It therefore is no surprise that Jeffrey Harleston, General Counsel for Universal Music Group, advocated both in his oral and written testimony for a federal right of publicity to protect against “confusion, unfair competition[,] market dilution, and damage” to the reputation and career of recording artists if their voices or vocal styles are imitated in generative AI outputs. Karla Ortiz, a concept artist and illustrator, known for her work on Marvel films, also called for a federal right of publicity in her testimony. Her concerns were tied to the use of her name as a prompt to produce outputs trained on her art in her style and that could substitute for hiring her to create new works. Law Professor Matthew Sag supported adoption of a federal right of publicity to address the “hodgepodge” of state laws in the area.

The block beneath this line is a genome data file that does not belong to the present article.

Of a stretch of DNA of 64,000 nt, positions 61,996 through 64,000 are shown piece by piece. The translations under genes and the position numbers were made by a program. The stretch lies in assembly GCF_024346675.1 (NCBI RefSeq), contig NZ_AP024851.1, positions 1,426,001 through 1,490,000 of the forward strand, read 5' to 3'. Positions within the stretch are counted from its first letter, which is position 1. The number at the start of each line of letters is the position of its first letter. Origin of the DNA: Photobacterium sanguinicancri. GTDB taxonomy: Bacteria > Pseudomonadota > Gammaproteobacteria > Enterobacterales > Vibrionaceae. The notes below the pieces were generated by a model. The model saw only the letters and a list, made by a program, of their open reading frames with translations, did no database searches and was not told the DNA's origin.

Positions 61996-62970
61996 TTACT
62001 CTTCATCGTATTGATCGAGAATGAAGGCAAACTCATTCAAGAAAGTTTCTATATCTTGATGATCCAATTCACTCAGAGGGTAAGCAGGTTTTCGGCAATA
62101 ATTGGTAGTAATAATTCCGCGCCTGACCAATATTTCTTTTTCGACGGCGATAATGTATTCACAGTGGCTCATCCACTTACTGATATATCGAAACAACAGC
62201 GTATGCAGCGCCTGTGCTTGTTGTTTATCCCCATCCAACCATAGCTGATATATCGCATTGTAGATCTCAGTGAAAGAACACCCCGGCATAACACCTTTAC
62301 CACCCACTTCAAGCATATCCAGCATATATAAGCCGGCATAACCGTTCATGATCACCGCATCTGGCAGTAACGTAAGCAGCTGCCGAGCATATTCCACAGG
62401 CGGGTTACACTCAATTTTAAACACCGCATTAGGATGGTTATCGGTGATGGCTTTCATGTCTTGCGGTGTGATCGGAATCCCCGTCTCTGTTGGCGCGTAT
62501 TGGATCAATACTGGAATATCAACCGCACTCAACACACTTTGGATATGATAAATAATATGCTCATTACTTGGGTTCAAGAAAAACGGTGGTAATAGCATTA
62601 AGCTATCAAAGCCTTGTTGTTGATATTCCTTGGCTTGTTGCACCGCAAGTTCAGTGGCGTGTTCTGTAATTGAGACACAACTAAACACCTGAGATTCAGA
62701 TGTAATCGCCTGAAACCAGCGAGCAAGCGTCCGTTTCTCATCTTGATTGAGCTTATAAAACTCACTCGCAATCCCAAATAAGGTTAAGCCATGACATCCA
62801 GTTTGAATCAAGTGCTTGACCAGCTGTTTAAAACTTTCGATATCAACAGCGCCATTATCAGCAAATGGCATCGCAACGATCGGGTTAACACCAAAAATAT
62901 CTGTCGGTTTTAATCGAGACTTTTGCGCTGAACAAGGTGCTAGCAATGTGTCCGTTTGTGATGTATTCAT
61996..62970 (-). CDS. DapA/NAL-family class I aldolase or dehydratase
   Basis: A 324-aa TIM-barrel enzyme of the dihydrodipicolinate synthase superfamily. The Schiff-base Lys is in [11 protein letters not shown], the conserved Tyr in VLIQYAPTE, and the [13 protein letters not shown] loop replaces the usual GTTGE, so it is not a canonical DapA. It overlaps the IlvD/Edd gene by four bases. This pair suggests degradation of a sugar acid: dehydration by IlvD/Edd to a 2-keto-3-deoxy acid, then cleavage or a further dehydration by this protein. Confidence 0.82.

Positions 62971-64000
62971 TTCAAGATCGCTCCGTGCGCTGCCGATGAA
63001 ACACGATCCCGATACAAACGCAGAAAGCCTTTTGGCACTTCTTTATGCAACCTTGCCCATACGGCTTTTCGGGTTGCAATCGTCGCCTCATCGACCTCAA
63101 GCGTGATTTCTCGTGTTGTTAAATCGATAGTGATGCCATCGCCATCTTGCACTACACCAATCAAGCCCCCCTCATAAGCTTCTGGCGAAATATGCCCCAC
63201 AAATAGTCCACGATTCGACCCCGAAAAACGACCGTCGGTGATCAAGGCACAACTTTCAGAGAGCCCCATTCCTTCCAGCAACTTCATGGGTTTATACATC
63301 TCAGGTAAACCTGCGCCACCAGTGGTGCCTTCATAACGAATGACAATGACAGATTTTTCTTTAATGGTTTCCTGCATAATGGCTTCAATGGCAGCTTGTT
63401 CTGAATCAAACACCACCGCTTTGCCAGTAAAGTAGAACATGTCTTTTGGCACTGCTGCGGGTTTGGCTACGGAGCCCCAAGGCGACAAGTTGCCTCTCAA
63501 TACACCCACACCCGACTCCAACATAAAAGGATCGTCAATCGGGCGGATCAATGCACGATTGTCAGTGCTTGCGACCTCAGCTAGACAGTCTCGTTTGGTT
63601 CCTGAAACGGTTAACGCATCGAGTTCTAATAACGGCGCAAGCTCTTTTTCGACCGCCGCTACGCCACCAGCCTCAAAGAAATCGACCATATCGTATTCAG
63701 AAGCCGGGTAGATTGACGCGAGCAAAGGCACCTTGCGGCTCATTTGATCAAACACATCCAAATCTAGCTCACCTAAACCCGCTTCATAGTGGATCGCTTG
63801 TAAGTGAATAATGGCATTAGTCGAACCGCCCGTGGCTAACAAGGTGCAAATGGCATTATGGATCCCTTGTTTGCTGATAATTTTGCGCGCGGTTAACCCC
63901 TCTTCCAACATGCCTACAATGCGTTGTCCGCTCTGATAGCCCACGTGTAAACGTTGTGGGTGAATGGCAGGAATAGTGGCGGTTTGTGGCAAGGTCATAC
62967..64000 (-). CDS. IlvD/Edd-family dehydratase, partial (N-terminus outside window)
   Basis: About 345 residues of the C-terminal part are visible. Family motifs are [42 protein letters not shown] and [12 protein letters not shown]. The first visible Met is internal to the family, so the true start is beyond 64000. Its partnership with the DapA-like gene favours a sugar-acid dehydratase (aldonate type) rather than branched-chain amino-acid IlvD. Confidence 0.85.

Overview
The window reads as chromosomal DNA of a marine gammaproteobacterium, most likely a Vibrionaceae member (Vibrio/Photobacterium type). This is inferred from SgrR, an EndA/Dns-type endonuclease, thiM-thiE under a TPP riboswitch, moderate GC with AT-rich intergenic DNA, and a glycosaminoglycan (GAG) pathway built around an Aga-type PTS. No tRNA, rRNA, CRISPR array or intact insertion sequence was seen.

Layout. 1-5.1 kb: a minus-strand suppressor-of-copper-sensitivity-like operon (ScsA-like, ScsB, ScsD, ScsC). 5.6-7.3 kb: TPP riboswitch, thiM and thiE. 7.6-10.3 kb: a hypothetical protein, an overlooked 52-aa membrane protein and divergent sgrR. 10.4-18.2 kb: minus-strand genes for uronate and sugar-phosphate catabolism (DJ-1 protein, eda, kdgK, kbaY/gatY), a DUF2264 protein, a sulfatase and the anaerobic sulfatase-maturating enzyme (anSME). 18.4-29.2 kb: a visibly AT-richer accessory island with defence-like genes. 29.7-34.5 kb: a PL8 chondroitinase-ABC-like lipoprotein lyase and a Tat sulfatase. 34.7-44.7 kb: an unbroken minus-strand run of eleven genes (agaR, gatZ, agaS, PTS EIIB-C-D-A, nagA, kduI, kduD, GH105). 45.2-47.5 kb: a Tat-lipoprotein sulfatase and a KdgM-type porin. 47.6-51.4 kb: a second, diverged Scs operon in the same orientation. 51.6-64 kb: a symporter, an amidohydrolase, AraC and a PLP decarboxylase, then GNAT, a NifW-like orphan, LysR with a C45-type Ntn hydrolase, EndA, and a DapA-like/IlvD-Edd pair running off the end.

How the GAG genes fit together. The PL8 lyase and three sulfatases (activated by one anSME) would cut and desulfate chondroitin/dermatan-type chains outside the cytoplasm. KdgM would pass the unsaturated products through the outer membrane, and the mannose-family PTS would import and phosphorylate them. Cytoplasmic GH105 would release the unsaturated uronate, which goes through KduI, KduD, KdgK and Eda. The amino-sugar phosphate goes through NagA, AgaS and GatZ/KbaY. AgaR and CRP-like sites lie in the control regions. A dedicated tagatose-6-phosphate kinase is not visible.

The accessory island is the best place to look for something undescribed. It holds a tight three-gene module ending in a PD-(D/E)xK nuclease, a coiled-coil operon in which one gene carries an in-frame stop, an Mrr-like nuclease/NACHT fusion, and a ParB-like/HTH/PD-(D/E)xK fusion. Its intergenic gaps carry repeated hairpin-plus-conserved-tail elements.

Dana Rao, the Executive Vice President and General Counsel of Adobe, expressed support for a federal anti-impersonation right, which he noted had a catchy acronym—the FAIR Act. His written testimony on behalf of Adobe highlighted its support for such a law and gave the most details of what such a right might look like. Adobe suggested that such an anti-impersonation law would “offer artists protection against” direct economic competition of an AI-generated replication of their style and suggested that this law “would provide a right of action to an artist against those that are intentionally and commercially impersonating their work through AI tools. This type of protection would provide a new mechanism for artists to protect their livelihood from people misusing this new technology, without having to rely solely on copyright, and should include statutory damages to alleviate the burden on artists to prove actual damages, directly addressing the unfairness of an artist’s work being used to train an AI model that then generates outputs that displace the original artist.” Adobe was also open to adoption of “a federal right of publicity . . . to help address concerns about AI being used without permission to copy likenesses for commercial benefit.”